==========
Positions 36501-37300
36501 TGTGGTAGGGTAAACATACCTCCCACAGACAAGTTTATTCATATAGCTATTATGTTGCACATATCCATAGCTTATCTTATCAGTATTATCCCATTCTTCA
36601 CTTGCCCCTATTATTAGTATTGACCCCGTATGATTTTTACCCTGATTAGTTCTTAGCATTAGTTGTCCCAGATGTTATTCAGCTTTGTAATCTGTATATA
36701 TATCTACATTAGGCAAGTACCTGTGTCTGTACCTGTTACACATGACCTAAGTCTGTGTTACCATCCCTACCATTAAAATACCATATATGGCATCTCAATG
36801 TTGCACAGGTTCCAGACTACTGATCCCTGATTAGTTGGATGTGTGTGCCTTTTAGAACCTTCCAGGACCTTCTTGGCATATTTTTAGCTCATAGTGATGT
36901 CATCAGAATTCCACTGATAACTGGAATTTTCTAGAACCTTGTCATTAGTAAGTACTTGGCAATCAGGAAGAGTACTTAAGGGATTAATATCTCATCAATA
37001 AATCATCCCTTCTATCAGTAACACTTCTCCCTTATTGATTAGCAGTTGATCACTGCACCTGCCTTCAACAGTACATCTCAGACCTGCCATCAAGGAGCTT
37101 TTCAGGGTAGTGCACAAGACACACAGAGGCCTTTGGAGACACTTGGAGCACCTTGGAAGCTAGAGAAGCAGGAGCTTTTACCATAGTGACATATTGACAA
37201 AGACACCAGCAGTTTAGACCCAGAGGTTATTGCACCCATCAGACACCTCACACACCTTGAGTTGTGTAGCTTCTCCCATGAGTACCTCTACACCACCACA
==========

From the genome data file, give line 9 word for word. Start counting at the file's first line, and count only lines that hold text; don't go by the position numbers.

37201 AGACACCAGCAGTTTAGACCCAGAGGTTATTGCACCCATCAGACACCTCACACACCTTGAGTTGTGTAGCTTCTCCCATGAGTACCTCTACACCACCACA